Penrose not only understands the details of Hawking's work at a much deeper level than most of us, but as a contemporary of Hawking's he has followed his career for decades and can give us a good overall impression.
However, like Hawking, with whom he was a collaborator (as you read in the article), he also wrote several highly successful popular books. I haven't yet read the Emperor's New Mind and look forward to doing so, but I have read the excellent The Road To Reality: A Complete Guide to the Laws of the Universe . I might also recommend some joint lectures between the two of them .
I don't think there could be a more fitting author for Stephen Hawking's obituary.
The dominant contrary opinion is that this can be done using some form of computation. Other opinions are that something other than computation in the Turing sense is required, but that current physics is probably sufficient to describe it. Very few people think that a theory of e.g. quantum gravity is the right level of explanation for the phenomena of intelligent behaviour.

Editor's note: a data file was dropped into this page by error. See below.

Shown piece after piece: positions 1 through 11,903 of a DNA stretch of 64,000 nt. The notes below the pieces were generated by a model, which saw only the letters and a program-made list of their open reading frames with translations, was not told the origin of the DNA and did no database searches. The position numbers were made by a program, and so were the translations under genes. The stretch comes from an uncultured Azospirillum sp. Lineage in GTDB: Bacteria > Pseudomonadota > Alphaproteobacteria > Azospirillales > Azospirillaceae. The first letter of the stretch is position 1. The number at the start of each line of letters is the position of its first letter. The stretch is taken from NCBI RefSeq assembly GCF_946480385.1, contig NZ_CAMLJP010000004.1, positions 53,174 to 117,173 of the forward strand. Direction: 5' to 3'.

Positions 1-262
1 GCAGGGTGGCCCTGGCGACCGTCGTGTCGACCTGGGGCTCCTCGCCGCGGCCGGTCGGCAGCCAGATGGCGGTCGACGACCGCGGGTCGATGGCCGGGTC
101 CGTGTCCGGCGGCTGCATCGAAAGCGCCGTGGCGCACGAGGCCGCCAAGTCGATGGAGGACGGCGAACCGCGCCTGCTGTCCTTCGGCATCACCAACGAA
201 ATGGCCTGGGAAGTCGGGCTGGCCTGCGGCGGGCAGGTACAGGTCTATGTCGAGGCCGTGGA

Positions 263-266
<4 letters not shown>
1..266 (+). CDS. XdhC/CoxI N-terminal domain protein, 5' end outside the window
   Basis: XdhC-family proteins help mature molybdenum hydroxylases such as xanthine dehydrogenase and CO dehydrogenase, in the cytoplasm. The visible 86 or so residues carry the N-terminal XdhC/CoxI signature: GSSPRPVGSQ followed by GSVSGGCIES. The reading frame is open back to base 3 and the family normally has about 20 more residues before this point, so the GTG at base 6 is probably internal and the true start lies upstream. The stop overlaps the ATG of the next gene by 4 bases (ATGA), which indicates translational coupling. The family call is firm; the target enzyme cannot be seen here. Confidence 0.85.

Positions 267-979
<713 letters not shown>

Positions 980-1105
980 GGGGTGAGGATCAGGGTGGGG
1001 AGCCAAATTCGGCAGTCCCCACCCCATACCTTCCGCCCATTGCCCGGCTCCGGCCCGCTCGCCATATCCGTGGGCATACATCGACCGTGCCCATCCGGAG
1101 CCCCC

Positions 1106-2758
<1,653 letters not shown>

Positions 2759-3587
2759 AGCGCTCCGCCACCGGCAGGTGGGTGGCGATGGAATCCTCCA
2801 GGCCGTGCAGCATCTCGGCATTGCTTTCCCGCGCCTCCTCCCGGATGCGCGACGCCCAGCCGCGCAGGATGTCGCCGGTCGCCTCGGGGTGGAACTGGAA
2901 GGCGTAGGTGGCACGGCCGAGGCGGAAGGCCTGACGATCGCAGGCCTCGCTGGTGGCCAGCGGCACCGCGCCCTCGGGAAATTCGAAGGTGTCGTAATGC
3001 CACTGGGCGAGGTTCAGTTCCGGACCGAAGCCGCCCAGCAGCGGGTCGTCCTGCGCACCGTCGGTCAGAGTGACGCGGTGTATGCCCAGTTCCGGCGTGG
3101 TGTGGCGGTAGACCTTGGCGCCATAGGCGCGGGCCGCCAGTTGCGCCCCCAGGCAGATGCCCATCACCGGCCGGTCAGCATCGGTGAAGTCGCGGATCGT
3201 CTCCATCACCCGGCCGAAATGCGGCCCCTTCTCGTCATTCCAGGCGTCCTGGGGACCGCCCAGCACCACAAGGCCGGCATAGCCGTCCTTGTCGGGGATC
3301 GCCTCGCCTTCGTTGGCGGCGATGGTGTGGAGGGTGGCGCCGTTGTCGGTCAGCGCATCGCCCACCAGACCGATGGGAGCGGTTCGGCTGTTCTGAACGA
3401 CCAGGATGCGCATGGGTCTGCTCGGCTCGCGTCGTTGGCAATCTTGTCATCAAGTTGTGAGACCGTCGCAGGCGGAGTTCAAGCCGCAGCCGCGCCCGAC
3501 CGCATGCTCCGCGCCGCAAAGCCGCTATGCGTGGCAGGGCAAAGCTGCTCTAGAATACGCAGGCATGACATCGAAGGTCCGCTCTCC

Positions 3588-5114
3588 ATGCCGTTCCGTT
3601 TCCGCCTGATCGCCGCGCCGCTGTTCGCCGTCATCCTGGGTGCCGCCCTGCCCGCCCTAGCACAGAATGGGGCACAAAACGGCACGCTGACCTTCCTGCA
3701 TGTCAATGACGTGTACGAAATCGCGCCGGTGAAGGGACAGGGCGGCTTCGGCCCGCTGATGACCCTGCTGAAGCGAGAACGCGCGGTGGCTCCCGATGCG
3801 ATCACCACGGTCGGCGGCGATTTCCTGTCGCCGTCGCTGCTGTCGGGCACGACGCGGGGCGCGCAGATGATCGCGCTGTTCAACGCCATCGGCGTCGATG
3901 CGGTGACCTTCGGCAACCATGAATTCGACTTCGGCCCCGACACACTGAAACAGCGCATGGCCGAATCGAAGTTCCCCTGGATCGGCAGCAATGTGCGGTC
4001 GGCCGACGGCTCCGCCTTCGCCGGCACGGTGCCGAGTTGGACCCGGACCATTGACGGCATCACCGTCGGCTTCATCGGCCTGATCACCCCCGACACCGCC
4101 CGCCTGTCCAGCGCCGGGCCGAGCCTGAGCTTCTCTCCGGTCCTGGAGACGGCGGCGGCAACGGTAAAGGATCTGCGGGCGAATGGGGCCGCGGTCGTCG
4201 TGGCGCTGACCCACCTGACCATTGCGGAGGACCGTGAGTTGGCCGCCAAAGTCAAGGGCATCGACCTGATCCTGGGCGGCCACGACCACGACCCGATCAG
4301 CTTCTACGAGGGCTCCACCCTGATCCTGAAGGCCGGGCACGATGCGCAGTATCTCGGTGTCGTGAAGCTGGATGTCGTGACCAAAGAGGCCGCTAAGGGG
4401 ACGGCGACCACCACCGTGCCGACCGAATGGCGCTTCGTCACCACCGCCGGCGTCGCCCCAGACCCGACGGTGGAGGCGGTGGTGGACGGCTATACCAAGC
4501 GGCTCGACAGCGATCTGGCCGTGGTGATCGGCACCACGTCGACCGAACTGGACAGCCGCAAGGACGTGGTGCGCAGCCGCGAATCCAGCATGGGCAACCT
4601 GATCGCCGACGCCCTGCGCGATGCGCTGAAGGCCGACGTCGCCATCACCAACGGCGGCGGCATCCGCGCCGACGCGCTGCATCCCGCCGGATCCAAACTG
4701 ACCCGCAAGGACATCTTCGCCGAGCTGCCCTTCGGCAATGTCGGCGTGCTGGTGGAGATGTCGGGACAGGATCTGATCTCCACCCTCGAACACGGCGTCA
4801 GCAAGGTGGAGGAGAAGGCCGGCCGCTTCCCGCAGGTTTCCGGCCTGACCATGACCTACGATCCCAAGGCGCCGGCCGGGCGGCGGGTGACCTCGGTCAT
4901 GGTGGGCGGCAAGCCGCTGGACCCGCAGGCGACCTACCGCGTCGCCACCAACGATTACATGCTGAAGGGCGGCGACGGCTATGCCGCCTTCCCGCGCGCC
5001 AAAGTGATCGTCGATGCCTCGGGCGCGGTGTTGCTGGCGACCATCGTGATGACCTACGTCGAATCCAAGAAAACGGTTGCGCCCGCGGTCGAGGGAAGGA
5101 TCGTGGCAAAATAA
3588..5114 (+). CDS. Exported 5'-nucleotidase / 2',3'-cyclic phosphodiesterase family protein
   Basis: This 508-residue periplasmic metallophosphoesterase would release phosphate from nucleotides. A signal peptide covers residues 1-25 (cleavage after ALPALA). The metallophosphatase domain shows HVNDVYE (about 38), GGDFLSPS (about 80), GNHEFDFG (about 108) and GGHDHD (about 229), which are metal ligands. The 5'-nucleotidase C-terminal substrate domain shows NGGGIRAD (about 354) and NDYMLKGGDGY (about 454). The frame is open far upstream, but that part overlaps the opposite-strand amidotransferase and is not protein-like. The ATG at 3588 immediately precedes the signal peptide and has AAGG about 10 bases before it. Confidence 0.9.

I think Penrose fell into a common trap: when you are an expert on hammers, every hard problem looks like it needs a whack with a better hammer.
I (possibly mis-)translated into intelligent behaviour in my memory, since that's something most people agree does real work and needs explaining.
Now I don't want to be unfair or hasty here, so let me say this: If I were to claim that such a book were relevant under the above conditions, I would only do it if I could say something like,
"Penrose wisely pointed out that attempts at AI run into the problem of -----, which manifests in such projects as -----, where they tried to ----, but predictably couldn't, because, as Penrose said, ----." (---- = blank)
Can you do that for TENM?
EDIT: I thought I should do a quick search on that idea and it turns out that I am not the first person to have asked that question:
Roger Penrose's book "The road to reality" is great if you want a high level overview (and list of topics) for mathematical physics (The scary stuff!).
Non-AMP link: https://www.theguardian.com/science/2018/mar/14/stephen-hawk...